Riz Ahmed has had a powerful 12 months. He rounded off 2019 with his film ‘The Sound of Metal,’ before releasing the stunningly provocative audio-visual album ‘The Long Goodbye,’ as well as being featured in Vogue’s iconic September issue, Activism Now. With the kind of consistency, inspiration and momentum mere mortals can only dream of, this October saw the release of his long-anticipated film, Moghul Mowgli. Although the film is only available to watch in cinemas [which is currently quite problematic!], the accompanying single release is the perfect antidote to ease us through until the film is more readily accessible.

The track consists of a stream of punchy, rapid-fire lines detailing life as a British Pakistani Muslim, whilst also summarising the plot of Mogul Mowgli; “Yeah, the sickness more common in Asians / The sickness all come from self-hatred / The sickness began on a train where the bodies of babies are soaked in the blood / From a border that cuts us in half when its blade hit”

Ahmed’s protagonist, Zed, is struck down by an auto-immune disease in the film, but these lines are clearly a double entendre lending themselves to images of the British partition of India and Pakistan, densely layered with meaning and emotion. 

The London rapper says the track is the “most personal” one he’s “ever made, drawn from the same experiences that inspired the film Mogul Mowgli.” The lyrics are evident enough; Riz’ lays his soul bare with deeply personal lines regarding his racialisation; “Got six degrees but I’m self separated / Riz doesn’t fuck with Rizvaan bruv he hates him / Code switch til don’t know which my name is”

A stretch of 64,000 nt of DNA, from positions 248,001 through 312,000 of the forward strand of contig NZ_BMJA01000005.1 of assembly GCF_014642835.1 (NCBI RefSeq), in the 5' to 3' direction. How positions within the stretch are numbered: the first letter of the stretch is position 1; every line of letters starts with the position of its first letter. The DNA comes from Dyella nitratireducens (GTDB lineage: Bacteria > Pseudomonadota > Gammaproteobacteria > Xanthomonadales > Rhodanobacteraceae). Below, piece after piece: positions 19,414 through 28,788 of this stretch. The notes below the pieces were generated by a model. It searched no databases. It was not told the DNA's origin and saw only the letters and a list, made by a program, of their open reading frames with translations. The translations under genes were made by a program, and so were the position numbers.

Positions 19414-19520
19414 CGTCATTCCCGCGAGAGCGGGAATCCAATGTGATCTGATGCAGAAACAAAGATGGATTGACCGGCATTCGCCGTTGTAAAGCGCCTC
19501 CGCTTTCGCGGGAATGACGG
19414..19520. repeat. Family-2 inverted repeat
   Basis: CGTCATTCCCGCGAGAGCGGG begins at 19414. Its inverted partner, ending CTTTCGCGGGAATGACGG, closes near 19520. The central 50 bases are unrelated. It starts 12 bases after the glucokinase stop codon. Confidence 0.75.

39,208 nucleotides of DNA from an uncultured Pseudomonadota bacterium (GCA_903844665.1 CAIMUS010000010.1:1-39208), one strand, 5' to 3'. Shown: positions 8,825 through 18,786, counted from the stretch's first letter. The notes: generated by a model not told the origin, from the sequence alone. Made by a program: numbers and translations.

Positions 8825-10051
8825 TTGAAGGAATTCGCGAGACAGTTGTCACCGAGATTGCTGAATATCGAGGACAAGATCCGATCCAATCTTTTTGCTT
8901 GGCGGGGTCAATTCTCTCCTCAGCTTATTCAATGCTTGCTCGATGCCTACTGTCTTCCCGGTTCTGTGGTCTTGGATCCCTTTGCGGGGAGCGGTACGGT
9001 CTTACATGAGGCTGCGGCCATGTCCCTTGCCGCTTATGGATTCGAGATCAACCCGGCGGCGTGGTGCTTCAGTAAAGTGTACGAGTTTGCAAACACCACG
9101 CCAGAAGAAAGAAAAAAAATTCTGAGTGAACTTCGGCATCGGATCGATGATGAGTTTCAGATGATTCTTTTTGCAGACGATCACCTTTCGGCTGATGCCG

Referring to his full name Rizwan, Ahmed voices a common, but problematic, immigrant behaviour whereby their ‘foreign’ names are switched in order to be palatable on the Western tongue. Additionally, he touches on the feelings of self-loathing manifested within so many Black, Brown and Asian communities who feel alienated and ostracised. References to Allah and Mo Salah, as well as Riz rapping in both Arabic and Urdu, suggest that this track was clearly made with the Pakistani and Muslim diaspora in mind. As a second-generation Muslim-Brit, it’s indescribably refreshing and gratifying to hear.

“So believe all that you see of us in the news / Say we might sneak up and feel up your boo / Dilute your gene pool and steal all your food / … / Blackie then paki then terrorist, same shit.”

The video is a stunning, albeit not totally original, compilation of clips from the film. A smorgasbord of Pakistani culture rotating in front of us is harmoniously accompanied by the Bollywood singing that plays throughout the track.

The vulnerable track is evidence that racism, prejudice and discrimination only make him stronger to fight back through the power of lyricism and thankfully he shows no signs of slowing his roll now. Stream below via YouTube.

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